You are here

Graphtech Reso

Max NVS Bridge For Gibson Guitars By Paul White
Published May 2010

Graphtech's ResoMax NVS Bridge is available in a range of sizes to fit the majority of Gibson SG and Les Paul guitars (as well as many copies, of course) that were originally fitted with Tune‑o‑matic bridges. It's claimed to enhance harmonics, maximise sustain and minimise string breakage — all of which are desirable whether you're playing live or recording. The bridge has a 52mm post spacing, and both 4mm and 6mm post sizes are catered for. Posts and threaded body inserts are included, though you could simply use the ones already fitted to your guitar if you prefer.

Graphtech's ResoMax alloy has been used before in bridges with the company's low‑friction composite saddles, but this model uses saddles made of the same alloy. These are coated with a grey, low‑friction material, to help stabilise tuning and reduce string breakage at the bridge. The bridge is available in chrome, gold, nickel or black, and triple‑plated to give it a traditional appearance. You'll probably do a double take when you pick it up — the surprise being that it weighs almost nothing!

The ResoMax bridge fitted to the author's Gibson SG.The ResoMax bridge fitted to the author's Gibson SG.Instinct might suggest that a heavier bridge should give you more sustain, but this isn't the case, because you tend to get the best tone and sustain from a non‑tremolo solid‑body electric guitar when the bridge transfers the string energy directly to the body — and that dictates a very light, but rigid bridge. A further innovation, which doesn't affect the tone, is the use of a couple of tiny magnets set into the undersides of each end of the bridge. These secure the string posts so that the bridge doesn't fall off when you're restringing. This 'AutoLock' system works best when you use the bridge posts and inserts that come with the bridge, but they also provided some degree of hold with the original posts of my own Gibson SG.

A tailpiece made of the same ResoMax alloy is also available, and I installed this at the same time. It too comes with posts and inserts, though in this case I chose to use the ones already fitted to the guitar. The same AutoLock magnetic system is fitted to the tailpiece and locks effectively to the plated-steel posts supplied. However, these didn't fit the threads in my guitar's body inserts, and as the original posts are non‑magnetic, the AutoLock couldn't provide any 'grip'. I could have simply changed the body inserts to allow me to use the supplied posts, but I preferred not to risk damaging the paintwork by extracting the old inserts.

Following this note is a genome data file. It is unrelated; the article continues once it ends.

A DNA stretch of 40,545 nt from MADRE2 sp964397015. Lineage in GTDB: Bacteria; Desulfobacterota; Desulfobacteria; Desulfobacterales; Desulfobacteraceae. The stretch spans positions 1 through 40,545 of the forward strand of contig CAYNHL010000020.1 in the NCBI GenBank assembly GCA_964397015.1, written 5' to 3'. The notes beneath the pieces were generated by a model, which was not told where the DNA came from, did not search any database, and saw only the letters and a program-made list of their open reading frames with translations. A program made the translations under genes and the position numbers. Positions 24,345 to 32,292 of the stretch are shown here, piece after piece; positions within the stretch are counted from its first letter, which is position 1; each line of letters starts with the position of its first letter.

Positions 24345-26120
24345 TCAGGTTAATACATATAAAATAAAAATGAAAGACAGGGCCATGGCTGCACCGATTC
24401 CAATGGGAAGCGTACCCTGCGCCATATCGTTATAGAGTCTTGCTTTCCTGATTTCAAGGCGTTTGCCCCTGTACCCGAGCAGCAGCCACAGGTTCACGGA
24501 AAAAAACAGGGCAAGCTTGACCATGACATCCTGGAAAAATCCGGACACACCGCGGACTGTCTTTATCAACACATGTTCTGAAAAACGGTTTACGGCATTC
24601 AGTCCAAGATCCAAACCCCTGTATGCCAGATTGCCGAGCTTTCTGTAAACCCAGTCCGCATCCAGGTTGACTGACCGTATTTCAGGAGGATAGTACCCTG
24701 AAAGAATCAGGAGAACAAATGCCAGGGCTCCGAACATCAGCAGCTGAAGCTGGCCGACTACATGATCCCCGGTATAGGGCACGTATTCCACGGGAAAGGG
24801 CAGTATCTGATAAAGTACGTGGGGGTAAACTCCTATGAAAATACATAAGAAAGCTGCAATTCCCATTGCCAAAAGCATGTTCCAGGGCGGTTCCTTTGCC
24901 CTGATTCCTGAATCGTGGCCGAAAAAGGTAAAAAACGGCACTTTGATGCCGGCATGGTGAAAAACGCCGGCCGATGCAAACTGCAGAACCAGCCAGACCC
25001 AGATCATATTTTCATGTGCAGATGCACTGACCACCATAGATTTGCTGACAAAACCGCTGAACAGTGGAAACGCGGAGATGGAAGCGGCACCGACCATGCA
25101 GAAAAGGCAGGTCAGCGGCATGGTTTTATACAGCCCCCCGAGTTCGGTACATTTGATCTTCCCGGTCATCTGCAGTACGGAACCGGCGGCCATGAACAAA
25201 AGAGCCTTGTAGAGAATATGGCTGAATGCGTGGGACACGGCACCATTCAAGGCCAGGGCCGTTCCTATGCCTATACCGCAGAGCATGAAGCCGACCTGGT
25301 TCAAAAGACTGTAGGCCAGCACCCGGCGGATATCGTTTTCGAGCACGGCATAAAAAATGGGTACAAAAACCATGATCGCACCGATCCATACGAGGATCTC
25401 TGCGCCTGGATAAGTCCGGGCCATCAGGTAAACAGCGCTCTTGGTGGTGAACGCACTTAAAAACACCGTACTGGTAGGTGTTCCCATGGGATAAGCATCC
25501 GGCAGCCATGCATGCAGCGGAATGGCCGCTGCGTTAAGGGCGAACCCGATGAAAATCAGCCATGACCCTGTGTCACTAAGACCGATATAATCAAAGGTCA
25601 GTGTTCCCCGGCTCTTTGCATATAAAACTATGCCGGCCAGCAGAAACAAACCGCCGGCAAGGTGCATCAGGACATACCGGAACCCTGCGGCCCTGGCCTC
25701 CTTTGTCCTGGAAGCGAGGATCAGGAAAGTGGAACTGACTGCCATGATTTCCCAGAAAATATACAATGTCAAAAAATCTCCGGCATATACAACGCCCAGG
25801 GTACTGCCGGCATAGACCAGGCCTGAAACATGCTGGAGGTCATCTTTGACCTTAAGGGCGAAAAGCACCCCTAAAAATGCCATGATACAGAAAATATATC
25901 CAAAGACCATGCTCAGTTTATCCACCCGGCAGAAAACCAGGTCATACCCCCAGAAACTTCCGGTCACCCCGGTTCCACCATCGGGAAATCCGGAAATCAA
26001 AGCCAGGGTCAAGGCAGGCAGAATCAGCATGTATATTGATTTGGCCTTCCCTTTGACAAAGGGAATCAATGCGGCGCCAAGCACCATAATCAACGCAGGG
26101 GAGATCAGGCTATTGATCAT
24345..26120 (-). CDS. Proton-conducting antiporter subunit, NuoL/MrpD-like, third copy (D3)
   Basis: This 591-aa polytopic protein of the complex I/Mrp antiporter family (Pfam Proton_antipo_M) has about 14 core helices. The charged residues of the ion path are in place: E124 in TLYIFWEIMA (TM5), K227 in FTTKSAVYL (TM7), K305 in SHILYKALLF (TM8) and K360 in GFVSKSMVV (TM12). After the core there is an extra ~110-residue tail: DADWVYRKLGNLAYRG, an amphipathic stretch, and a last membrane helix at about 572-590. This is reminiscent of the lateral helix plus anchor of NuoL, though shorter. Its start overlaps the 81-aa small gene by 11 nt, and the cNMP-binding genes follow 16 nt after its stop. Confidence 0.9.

The new tailpiece was just a hint too deep to fit into the recesses on my original posts, which meant that I had to run it back and forth on a piece of wet and dry paper on a flat surface for a few minutes to remove the plating from each end of the underside. After that, it fitted perfectly.

Fitting the ResoMax NVS bridge was trivial, as it simply drops over the original bridge posts, although I had to adjust the bridge height slightly, as the saddle height turned out to be marginally different from that of my original bridge. Once in place, it looked almost identical to the original, other than the grey saddle coating, which few people would notice.

Rather than change the strings at the same time, I kept the same strings so that I'd get a more accurate before‑and‑after picture. I was surprised to find that as well as the overall tonality being very slightly brighter, the guitar body also seemed to be contributing more towards the mid‑range, and the already impressive sustain of my SG was further enhanced.

The tonal improvement was definitely real, and the best way I can describe it is to say that the old bridge was somehow keeping the tone away from the wood, whereas the ResoMax NVS was allowing the wood resonance to make a fuller contribution to the sound. Before surgery, the neck pickup sounded somewhat dull, but after fitting the new parts it took on a more lively edge. I experienced no tuning problems, and setting the intonation worked in exactly the same way as on the Tune‑o‑matic bridge it replaced.

If you want to really finish the job off nicely, Graphtech now make a synthetic ivory-white Tusq XL self‑lubricating nut that is visually identical to the original. This has correctly cut slots but is a couple of millimetres deeper than the original, to allow the user to file the underside to adjust the action. I've fitted Graphtech's black low‑friction nuts to many of my other guitars and I find they really help tuning stability if you do a lot of string bending or use a vibrato bridge. Having the option of ivory white is a nice touch if you're concerned about cosmetics.

Most replacement bridges are, in essence, clones of the originals, and while there are other companies exploring lighter alloys, this Graphtech bridge is the only one I can think of that combines light, rigid alloys with low-friction saddles. Although they aren't exactly cheap — at around £100$115 for the bridge and £60$70 for the tailpiece — the ResoMax NVS bridge and tailpiece appear to do exactly as claimed, and other than the grey saddles, the appearance of the original parts is maintained. As you'd expect, the bridge makes more sonic difference than the tailpiece, so if you can't afford both, just upgrade the bridge. Paul White


An elegant and effective replacement bridge for Gibson Les Paul and SG guitars, which enhances tone while reducing string friction over the saddles.